three-day strike to show their solidarity with their Moscow fellow
workers. At the end of the first week of October, the railway workers
throughout European Russia decided to strike, and called for a
national general strike, demanding the eight-hour day, civil liberties,
amnesty, and a Constituent Assembly. The strike began to spread
throughout the urban areas, succeeding in closing down all productive
activities by the 12th, save those necessary for the success of the
strike, such as print shops, trains carrying workers' delegates, etc.
The government responded with concessions and repression.
Beginning October 10th, factories in St. Petersburg began sending
delegates to meetings of what was to become the Soviet. At first, not
more than thirty or forty delegates attended. On October 13th, they
sent out a call for a political general strike, i.e., for a Constituent

Assembly and political rights, and asked all the factories to send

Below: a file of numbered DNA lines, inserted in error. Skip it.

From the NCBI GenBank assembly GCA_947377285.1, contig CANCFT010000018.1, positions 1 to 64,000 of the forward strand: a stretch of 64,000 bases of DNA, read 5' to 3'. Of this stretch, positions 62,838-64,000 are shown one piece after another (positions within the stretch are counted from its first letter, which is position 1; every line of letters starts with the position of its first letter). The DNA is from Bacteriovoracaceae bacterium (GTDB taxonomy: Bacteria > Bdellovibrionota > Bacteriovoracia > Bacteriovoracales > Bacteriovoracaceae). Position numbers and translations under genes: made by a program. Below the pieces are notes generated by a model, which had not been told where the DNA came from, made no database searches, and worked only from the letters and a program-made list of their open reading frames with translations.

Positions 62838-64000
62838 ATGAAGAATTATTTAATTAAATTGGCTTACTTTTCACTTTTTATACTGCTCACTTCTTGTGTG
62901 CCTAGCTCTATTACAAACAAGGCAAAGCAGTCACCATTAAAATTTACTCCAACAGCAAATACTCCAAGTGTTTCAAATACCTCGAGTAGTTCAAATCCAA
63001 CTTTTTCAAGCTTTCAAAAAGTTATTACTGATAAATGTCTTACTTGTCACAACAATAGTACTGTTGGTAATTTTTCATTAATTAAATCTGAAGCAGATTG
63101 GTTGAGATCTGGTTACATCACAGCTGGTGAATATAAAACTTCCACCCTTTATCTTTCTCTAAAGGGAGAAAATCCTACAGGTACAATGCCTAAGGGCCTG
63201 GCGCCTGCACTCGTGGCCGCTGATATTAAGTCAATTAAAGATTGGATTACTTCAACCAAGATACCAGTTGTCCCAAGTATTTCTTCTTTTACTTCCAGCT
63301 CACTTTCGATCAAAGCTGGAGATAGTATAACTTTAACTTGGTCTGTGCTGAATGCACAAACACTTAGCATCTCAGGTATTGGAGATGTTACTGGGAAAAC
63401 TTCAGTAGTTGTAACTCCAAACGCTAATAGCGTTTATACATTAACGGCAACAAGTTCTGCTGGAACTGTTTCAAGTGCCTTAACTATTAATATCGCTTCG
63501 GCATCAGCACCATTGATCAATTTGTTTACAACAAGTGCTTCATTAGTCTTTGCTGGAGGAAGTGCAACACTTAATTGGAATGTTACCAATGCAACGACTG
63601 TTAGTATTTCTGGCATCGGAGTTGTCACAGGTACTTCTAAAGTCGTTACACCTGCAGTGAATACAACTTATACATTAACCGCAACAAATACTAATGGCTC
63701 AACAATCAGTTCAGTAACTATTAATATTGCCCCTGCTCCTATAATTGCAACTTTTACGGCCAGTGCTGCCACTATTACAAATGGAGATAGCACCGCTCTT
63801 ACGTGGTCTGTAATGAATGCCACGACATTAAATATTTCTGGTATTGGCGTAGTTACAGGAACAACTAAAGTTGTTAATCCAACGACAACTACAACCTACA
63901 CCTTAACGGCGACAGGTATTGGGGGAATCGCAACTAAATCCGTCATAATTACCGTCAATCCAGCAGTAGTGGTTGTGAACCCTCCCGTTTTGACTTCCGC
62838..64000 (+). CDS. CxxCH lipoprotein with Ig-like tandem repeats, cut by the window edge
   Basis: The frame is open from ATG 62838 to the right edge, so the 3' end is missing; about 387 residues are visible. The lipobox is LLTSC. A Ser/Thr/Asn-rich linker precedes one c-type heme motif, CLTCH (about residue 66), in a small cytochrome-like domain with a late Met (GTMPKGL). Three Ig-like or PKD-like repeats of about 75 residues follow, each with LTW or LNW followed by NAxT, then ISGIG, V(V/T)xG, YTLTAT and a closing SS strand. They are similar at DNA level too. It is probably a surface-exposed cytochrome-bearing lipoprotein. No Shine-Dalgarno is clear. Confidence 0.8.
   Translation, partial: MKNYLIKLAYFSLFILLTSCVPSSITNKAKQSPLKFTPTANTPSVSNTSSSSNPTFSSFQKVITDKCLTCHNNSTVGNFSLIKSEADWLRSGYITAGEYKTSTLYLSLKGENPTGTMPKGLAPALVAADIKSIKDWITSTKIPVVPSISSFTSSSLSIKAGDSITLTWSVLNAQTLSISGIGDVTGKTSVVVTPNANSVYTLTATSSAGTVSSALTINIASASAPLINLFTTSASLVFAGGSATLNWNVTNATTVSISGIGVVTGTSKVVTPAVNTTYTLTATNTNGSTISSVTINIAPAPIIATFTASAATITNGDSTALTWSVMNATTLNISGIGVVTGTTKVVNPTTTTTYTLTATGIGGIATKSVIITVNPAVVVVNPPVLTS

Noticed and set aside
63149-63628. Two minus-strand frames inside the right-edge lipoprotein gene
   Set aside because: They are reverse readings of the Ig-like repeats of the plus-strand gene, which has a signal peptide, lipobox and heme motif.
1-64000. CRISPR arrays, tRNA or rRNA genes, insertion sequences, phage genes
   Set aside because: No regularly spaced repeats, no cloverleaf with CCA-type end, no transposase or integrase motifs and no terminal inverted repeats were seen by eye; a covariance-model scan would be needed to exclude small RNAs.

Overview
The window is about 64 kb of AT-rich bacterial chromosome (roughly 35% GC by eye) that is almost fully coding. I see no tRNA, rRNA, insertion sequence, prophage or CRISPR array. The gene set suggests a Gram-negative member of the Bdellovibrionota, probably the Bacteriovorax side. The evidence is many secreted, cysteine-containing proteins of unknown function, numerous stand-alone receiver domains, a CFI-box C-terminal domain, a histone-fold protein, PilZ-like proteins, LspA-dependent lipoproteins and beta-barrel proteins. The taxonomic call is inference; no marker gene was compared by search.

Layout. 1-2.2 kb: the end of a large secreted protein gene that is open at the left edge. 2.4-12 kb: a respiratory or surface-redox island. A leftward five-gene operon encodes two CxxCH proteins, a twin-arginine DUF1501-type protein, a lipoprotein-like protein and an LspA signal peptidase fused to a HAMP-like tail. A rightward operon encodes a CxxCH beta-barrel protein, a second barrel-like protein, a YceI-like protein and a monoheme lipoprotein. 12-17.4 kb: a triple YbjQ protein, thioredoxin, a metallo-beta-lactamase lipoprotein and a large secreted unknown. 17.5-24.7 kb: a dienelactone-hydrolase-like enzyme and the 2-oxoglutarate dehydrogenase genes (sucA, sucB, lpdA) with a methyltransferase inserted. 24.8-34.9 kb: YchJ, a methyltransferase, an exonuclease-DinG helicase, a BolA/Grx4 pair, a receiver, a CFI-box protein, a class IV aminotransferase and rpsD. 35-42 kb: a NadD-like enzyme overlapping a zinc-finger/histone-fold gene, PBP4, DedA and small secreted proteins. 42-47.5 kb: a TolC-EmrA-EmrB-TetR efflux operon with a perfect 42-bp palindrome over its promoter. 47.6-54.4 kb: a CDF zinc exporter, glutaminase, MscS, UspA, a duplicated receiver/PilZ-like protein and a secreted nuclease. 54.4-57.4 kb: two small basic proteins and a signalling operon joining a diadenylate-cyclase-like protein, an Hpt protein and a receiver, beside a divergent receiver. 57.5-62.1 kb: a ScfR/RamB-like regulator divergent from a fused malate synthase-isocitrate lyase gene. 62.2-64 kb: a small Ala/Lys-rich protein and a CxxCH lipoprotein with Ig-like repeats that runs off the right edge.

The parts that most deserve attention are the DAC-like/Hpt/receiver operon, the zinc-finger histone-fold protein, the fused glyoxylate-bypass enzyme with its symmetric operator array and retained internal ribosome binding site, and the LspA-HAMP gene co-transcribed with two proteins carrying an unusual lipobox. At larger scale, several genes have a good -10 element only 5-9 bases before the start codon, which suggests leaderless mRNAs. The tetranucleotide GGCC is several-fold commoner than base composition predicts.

delegates. Workers immediately understood the principles of such
representation on the basis of workplaces. There were the
experiences of sending factory representatives to the Shidlovski
Commission (which was studying factory conditions) and the strike
committees of the past nine months upon which to draw. Anweiler
writes:
When the strike wave spread from Moscow to St. Petersburg, and
when, on October 11th, the first factories stopped work the workers
themselves felt the need to meet together in order to decide in
common what path to follow. It was for this purpose that delegates
were elected in several factories--the Putilov and Obukhov works,
among others--of these delegates, more than one had been a
member of the strike committee or a former representative to the
Shidlovski Commission.[4]
More and more factories elected delegates. Within three days, there
were 226 delegates representing 96 factories and workshops (the
principle was usually one delegate for every 100 workers in a factory).
It was decided to admit representatives of the socialist parties
(Bolsheviks, Mensheviks, and Social-Revolutionaries). On October
17th, this group decided on the name "Soviet of Workers' Deputies"
and elected a provisional executive committee of 22 members (two
for each of the seven areas of the city, two for each of the four most
important unions) and decided to publish its own newspaper, "News